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Moorcroft Man’s Disappearance Remains Mystery Nearly Two Years Later

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By Jen Kocher, Cowboy State Daily

After three days of scouring the banks of the North Platte River, Matt Miller and his small search party once again returned to Campbell County empty handed this week with no sign of the man they were hoping to find. 

The outing last week was the team’s first search for Chance Englebert in nearly a year in the wake of the pandemic that stalled efforts to find the missing Moorcroft man.

In a case that has spurred numerous podcasts and just as many competing theories of what might have happened, Englebert disappeared on July 6, 2019, after walking away from his in-laws’ house in Gering, Nebraska. Englebert, then 25, had been spending the holiday weekend with his wife Baylee and infant son. 

It’s not clear exactly what happened.

Englebert had spent the day golfing with his father-in-law and other members of his wife’s family. They’d reportedly been drinking when someone made a comment about Englebert’s new job.

He’d just been laid off from a coal mine but had already secured a new job due to start the following Monday.

Whatever was said angered Englebert, who told his wife he wanted to go home to Moorcroft. When she hedged, he walked off, calling Miller to come get him.

Miller, who was in Gillette, called Englebert’s mom in South Dakota, while Englebert said he’d start walking the roughly 35 miles from Gering to Torrington.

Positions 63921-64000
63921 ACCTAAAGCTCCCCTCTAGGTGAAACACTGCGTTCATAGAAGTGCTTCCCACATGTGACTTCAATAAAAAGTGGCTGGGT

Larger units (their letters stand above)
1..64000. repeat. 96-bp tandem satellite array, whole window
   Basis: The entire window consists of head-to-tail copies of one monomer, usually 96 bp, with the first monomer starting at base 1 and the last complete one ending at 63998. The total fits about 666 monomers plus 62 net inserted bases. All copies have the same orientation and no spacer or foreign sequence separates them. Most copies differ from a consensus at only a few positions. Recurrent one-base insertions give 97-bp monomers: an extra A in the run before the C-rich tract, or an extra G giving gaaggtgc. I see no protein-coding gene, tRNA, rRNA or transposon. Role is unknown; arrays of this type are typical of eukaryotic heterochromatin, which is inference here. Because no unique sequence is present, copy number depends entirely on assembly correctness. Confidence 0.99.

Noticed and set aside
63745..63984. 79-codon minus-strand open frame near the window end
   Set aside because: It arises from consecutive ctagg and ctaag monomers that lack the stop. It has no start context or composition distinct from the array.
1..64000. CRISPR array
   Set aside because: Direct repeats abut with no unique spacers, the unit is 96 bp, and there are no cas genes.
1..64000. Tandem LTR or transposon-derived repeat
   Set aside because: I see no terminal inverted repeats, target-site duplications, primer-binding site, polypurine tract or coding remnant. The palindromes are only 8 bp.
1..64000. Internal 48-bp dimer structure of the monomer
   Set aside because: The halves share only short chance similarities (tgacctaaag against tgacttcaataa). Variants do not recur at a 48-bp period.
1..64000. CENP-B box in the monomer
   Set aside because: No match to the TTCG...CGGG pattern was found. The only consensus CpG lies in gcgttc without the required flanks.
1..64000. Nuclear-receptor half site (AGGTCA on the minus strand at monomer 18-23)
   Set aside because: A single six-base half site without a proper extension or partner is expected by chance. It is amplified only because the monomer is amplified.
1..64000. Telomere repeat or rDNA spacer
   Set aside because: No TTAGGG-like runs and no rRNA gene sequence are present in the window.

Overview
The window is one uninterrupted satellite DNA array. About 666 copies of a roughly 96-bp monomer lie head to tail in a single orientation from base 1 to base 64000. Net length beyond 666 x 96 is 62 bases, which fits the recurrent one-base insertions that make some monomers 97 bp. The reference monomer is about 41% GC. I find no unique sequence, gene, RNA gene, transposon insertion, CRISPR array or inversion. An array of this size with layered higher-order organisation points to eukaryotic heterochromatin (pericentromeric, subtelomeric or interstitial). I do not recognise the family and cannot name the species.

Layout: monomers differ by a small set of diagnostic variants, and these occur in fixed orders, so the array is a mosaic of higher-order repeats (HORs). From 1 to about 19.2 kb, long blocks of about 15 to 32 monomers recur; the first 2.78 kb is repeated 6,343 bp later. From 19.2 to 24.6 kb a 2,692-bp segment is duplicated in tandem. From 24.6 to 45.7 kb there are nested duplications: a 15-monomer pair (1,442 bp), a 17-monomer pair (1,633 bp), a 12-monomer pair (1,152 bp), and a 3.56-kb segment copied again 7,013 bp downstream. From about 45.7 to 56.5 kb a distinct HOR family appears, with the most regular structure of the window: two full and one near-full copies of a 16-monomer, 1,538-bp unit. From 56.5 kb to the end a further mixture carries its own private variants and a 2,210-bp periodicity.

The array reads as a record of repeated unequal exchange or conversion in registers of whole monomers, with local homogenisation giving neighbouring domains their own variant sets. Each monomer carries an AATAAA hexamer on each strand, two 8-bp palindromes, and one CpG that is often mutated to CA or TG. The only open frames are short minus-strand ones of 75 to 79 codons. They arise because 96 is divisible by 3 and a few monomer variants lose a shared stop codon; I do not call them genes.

He never made it. This last time Chance Englebert was seen was on surveillance footage that showed him walking down the 700 block of O Street in Gering, wearing Wrangler jeans and shirt and a trucker’s cap. 

Calls and texts to his phone went unanswered. The last text message – an incomprehensible jumble of numbers and emojis – was sent from his phone at 9:08 p.m.

That in itself was odd, according to his mother Dawn, who said Englebert never used emojis. Someone else must have been using his phone, she believes.

Despite a massive search involving 17 agencies, drones, divers, cadaver dogs and hundreds of volunteers on foot, horseback and ATVs, Englebert remains missing. 

Both Dawn and Baylee say Englebert would have never walked away from his family, both vehemently agreeing that something must have happened beyond his control. 

Theories that he might have fallen into the North Platte River during a storm on the night he disappeared are hard for his mom to believe.

Her son was an accomplished athlete — an avid swimmer, rancher and bareback rodeo rider who had gone to college on a rodeo scholarship. 

Hundreds of tips have turned up nothing, according to lead Brian Eads, an investigator with the Gering Police Department who was with the Nebraska State Highway Patrol at the time of Englebert’s disappearance.

Eads said tips continue to come in regularly.